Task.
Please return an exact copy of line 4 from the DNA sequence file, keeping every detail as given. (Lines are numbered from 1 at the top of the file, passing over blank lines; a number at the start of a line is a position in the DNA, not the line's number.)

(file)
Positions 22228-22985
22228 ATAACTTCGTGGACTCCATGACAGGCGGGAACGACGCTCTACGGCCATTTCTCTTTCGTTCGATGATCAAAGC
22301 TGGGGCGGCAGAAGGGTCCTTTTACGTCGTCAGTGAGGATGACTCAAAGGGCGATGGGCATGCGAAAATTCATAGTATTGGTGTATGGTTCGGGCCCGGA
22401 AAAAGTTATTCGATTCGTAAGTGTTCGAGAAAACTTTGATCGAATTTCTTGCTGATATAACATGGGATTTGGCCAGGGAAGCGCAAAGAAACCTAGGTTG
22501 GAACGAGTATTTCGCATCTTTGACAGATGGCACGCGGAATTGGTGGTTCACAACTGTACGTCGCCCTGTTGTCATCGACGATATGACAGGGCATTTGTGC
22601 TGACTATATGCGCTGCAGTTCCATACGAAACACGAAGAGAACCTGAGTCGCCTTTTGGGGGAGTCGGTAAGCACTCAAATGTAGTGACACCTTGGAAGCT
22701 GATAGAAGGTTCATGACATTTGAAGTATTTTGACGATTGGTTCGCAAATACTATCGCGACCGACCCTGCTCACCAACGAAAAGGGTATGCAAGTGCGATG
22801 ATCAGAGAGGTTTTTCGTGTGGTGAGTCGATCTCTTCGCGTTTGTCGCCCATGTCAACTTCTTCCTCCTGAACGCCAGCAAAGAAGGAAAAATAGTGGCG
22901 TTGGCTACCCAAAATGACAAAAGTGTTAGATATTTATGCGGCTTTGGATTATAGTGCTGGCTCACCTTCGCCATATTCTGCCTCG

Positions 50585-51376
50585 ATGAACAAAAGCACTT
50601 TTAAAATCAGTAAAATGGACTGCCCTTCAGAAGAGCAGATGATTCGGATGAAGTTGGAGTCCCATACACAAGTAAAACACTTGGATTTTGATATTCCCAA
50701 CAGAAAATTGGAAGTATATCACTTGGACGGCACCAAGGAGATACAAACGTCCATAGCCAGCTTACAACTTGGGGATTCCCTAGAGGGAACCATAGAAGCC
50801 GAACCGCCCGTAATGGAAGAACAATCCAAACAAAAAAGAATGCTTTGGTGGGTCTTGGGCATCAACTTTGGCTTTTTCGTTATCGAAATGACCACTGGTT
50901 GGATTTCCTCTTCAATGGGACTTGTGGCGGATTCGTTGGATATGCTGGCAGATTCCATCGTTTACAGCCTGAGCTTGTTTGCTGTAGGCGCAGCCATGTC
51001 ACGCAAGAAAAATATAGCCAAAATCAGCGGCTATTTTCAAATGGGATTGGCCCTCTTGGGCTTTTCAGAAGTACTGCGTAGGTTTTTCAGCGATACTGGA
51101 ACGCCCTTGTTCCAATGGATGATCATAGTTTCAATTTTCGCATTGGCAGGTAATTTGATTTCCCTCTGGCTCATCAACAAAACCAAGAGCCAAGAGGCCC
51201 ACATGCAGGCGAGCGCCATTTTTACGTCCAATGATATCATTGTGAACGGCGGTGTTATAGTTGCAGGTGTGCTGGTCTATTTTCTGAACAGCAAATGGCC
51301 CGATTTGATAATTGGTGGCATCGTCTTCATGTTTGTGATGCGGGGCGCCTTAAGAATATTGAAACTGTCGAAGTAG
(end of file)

22401 AAAAGTTATTCGATTCGTAAGTGTTCGAGAAAACTTTGATCGAATTTCTTGCTGATATAACATGGGATTTGGCCAGGGAAGCGCAAAGAAACCTAGGTTG